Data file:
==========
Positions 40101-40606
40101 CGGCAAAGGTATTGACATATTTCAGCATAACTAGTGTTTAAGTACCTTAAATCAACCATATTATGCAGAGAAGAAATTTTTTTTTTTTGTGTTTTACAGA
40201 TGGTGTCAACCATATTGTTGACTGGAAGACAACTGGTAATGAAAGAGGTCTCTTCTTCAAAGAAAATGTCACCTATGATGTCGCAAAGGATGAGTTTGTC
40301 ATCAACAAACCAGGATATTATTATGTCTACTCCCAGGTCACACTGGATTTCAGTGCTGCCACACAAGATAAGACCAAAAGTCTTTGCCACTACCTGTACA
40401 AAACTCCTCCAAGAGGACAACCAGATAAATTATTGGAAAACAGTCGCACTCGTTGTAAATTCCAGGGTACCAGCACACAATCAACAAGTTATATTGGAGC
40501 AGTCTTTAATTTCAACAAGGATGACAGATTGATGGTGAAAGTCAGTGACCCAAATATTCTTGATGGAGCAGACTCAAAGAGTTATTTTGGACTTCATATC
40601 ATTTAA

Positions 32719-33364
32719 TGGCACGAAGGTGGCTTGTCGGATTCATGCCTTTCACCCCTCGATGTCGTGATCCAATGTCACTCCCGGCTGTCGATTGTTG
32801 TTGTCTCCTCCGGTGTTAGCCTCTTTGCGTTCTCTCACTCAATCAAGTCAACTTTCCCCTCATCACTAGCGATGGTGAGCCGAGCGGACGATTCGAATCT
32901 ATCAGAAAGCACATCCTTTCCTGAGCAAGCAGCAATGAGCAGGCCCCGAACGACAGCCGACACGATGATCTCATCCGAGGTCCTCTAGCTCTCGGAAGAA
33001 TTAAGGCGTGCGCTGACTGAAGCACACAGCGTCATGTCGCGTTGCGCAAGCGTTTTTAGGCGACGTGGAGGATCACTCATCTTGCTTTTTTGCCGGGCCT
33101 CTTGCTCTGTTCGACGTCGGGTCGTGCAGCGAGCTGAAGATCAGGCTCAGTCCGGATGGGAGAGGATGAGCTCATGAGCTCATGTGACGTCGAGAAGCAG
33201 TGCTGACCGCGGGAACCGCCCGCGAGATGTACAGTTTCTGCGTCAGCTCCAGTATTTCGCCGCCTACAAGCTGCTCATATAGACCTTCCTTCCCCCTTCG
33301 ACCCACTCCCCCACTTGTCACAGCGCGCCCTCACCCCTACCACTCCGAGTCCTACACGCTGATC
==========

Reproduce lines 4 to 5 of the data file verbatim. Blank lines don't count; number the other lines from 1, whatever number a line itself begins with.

40301 ATCAACAAACCAGGATATTATTATGTCTACTCCCAGGTCACACTGGATTTCAGTGCTGCCACACAAGATAAGACCAAAAGTCTTTGCCACTACCTGTACA
40401 AAACTCCTCCAAGAGGACAACCAGATAAATTATTGGAAAACAGTCGCACTCGTTGTAAATTCCAGGGTACCAGCACACAATCAACAAGTTATATTGGAGC